Nutrient Games

How many grams of protein do I need? How about vitamin C; how much of that? And calcium; what percentage of the Recommended Daily Allowance? When speaking about foods, food products, or supplements, do any of these questions make a difference? Yes and no. We all realize that we need nutrients to live. Not enough vitamin C results in scurvy. Calcium helps build bones. All too often though, we focus on the quantity of nutrients we get and don't consider the quality.


We think of the human body as a vast, complicated machine. It runs on the nutrients found in foods, and science and medicine act like the neighborhood mechanic, telling us which fuels we need and how much of each one: so much water, so much protein, so many vitamins, so many minerals. Where we get these fuels is largely ignored. But where we get them is important, as is the mixture we consume the proportions.

Supplements and "Nutrition Facts" labels are geared to this body-as-machine thinking, supplements boast how much and labels require how much. When we see mega- amounts on labels, we should ask ourselves, "How did they get there?" How can you get more vitamin C from a pill than that which exists in a natural source? Do supplement manufacturers use bushels of rosehips to get these large nutrient amounts? Generally, no. Manufacturers pump up nutrient amounts by creating them in a lab.

This, of course, brings us to nutrient sources and the synthetic versus natural debate. Some claim that a nutrient is a nutrient and a molecule is a molecule, no matter whether the nutrient is made in a laboratory or found in nature.

The Sum of the Parts

One important difference between a synthetic source and a natural source is that a natural source contains the sum of many nutrients. Beta carotene, for example, can be easily isolated, manufactured, and sold in large amounts. The danger in this, however, is that manufacturers of synthetic beta carotene supplements ignore the fact that natural sources contain much more than beta carotene. Carrots, which are a natural source of beta carotene, also contain water, protein, carbohydrates, iron, calcium, phosphorus, sodium, potassium, B vitamins, fiber, vitamin C, and alpha carotene (another member of the carotenoid family). These nutrients are all important to our health and no doubt work together to form a greater whole. When you isolate and "create" beta carotene in the laboratory, you can end up with large amounts of beta carotene, yes, but not the other nutrients.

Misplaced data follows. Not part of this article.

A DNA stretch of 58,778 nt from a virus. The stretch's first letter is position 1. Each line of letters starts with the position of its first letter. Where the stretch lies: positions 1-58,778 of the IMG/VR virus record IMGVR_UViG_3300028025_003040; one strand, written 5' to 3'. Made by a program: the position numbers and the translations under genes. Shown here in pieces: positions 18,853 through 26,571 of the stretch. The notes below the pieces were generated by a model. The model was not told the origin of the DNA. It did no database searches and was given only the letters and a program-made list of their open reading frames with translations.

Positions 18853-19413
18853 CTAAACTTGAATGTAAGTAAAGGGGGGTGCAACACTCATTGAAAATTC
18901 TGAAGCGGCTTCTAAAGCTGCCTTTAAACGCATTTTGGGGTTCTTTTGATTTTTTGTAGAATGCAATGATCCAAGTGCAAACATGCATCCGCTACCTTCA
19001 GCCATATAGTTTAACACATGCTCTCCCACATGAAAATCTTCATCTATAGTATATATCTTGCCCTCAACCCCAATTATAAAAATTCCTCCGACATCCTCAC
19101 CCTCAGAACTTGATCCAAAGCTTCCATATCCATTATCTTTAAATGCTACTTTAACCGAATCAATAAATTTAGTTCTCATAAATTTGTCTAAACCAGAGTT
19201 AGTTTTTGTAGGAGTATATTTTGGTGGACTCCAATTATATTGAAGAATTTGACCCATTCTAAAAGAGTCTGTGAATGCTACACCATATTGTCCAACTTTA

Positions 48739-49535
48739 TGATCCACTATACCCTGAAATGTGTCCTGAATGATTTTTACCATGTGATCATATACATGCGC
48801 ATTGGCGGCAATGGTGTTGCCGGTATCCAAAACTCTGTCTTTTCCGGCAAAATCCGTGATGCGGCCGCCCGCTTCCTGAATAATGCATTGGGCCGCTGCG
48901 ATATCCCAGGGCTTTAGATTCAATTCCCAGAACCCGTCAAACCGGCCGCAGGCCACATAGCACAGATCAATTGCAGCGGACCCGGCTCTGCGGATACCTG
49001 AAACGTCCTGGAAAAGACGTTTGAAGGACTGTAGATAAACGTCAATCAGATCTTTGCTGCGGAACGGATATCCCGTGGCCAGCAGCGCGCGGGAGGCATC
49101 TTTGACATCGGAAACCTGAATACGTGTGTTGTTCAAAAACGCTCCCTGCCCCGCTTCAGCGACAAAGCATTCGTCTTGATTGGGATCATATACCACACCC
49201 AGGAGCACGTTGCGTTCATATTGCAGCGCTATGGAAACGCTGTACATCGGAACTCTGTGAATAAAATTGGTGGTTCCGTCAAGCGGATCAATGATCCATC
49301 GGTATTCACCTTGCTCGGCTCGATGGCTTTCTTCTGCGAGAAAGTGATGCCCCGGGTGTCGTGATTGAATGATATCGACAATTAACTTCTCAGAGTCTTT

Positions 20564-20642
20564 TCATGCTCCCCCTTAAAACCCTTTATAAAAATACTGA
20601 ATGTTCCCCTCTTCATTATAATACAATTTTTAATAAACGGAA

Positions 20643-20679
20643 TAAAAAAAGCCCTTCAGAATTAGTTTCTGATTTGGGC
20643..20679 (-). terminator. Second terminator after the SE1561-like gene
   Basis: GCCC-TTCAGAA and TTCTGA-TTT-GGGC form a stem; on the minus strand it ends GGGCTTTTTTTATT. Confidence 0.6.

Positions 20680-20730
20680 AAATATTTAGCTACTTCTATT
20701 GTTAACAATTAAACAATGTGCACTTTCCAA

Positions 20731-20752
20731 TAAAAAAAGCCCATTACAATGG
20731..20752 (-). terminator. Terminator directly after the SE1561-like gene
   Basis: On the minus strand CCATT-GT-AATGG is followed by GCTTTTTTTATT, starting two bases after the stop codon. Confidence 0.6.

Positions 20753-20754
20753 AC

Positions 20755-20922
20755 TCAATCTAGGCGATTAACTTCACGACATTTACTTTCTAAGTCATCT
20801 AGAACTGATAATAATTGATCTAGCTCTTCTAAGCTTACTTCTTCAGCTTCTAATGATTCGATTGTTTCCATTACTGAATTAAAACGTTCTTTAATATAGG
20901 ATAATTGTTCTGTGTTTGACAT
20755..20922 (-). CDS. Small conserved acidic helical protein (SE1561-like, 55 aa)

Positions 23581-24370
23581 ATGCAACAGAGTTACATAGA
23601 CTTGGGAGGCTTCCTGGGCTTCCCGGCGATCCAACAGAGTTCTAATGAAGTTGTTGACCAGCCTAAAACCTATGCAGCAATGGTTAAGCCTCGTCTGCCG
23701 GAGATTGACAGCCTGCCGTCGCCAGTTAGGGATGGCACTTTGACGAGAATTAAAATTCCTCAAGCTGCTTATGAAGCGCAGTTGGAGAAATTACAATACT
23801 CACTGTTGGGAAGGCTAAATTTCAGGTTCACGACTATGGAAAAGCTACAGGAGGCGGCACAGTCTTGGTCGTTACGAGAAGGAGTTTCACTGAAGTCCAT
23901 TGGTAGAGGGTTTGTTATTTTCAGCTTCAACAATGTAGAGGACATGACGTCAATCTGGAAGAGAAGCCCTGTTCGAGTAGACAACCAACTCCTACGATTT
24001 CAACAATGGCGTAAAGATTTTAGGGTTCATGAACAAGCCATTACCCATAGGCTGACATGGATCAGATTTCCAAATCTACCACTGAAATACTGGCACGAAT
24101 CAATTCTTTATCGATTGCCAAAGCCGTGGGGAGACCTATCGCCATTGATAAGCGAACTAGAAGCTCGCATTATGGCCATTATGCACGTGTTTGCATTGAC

The early history of vitamin B provides a good example of how consumers might have lost out by taking synthetic products. Vitamin B was "discovered" in 1925, and for years scientists thought that it was the one and only B vitamin. However, by 1975, 10 more vitamin B family members had been discovered. So who benefited most, someone who had been taking a synthetic vitamin B supplement, even in large quantities, or someone who had been eating foods or taking supplements from a natural source, such as a whole food concentrate? It seems obvious that a natural food would be more beneficial, since it contains the full range of all the B vitamins, discovered and undiscovered. When we do not know all the elements of natural sources, or how they interact, it seems foolish to take synthetic supplements, even in large amounts, when natural products and natural supplements are available.